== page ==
y nieces and nephews eventually had a good freelance career. For many years now, one of their foreign clients trusted them of an outsourced job online - profiles monitoring.
So what they just do is that run this application introduced by their client, and they can see eventually all users who signed up for this dating social networking platform. The task is simple: scan through the photos of the users and see if there are themes or contents that violated the social network platform’s community standards. On this case, should they see raunchy images to the point it is pornographic or sexually explicit, they report it. And at some extent, they can remove the photos or block the users in question.
It was quite envious, they just look at the screen with different photos of random people who uploaded in their profiles, while at the same time do a sideline gig by playing DOTA2 on the other screen, and at the end of the day, they would earn three to four times higher than an ordinary corporate employee. There was a time that the task became so voluminous, even my 76-year-old father is being paid to monitor for four hours a day, and the paycheck is still higher than fastfood chain manager.
So when the news broke out about how Cambridge Analytica “harvested” massive data from Facebook and how it allegedly controlled the voting preferences of Americans that led to the election of President Donald Trump, some people went gaga. But for me, I can’t help but chuckle of their naive reactions.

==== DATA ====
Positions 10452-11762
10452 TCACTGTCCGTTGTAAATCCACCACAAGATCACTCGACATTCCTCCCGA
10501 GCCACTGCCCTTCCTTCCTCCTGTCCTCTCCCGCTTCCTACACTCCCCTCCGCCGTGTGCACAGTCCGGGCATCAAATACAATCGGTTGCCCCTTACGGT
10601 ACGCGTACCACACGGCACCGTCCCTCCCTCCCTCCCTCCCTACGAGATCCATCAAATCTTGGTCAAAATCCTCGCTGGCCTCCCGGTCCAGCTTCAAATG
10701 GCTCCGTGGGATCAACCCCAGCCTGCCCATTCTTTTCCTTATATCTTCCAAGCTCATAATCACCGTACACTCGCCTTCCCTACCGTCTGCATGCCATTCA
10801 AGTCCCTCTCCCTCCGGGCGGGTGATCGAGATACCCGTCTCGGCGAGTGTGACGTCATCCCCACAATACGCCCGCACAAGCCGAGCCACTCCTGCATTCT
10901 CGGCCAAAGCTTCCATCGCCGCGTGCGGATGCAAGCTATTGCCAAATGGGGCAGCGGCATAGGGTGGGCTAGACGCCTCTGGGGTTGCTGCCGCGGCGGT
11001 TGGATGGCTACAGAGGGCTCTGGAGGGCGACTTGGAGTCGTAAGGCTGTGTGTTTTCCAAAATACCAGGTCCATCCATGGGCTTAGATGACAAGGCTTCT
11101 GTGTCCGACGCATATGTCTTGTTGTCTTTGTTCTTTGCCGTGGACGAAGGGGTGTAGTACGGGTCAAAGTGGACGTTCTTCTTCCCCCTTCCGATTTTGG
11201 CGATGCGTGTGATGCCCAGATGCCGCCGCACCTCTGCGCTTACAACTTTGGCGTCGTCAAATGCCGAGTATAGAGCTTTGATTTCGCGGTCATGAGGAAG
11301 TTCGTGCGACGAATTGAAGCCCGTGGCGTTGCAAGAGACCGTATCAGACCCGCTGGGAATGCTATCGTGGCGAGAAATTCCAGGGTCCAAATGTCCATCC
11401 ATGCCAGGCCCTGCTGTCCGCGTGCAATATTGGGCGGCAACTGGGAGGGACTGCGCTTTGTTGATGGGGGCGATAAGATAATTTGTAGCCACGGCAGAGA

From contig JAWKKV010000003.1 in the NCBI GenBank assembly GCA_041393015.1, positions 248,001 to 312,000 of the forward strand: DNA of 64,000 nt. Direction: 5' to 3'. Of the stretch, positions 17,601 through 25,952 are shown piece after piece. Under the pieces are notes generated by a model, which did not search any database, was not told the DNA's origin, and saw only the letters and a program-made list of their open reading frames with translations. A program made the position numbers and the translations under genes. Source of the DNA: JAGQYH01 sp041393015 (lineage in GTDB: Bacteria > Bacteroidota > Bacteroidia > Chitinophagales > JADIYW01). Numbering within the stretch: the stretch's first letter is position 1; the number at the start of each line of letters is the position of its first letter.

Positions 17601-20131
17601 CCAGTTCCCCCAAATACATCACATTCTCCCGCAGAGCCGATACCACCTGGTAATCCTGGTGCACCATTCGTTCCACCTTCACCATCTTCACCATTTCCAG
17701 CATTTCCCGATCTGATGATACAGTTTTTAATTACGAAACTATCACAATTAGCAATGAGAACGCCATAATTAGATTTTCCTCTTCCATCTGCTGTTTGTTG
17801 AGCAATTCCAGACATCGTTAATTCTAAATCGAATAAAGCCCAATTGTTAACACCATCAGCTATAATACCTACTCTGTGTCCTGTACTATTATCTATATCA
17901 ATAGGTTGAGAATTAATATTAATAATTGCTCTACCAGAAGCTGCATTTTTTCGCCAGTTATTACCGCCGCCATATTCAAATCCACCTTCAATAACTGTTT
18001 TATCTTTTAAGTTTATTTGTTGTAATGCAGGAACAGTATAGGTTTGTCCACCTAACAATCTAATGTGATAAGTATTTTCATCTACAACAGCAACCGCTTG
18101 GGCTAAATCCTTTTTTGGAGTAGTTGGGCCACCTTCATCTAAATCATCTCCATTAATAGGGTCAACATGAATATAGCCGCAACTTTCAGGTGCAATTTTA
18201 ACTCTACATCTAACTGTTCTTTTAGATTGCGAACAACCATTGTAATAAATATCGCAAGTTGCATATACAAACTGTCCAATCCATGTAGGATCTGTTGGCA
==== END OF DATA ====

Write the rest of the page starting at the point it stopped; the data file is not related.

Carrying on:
And since some of us are so enamored with anything foreign, especially the United States, some reports insinuated that the data mining firm might also had a hand in the Philippine elections that also led to the victory of President Rodrigo Dutere.
The media was hysterical about it, telling us that we are not safe when we surf the internet and use our social media accounts. More so, when a report suggested that Facebook and Google look up on our private messages and store them for possible violations of their community standards. That means, they would know who you are, your interests, your addresses and other information about you from your preferences to your lifestyle habits.
This whole scenario is quite amusing, to be frank, because for one, the media portrayed this whole “massive” data breach like it’s the blunder of the century with an alarmist tone that we may not be safe at all from any entities that will expose our right to privacy (because, indeed it is serious).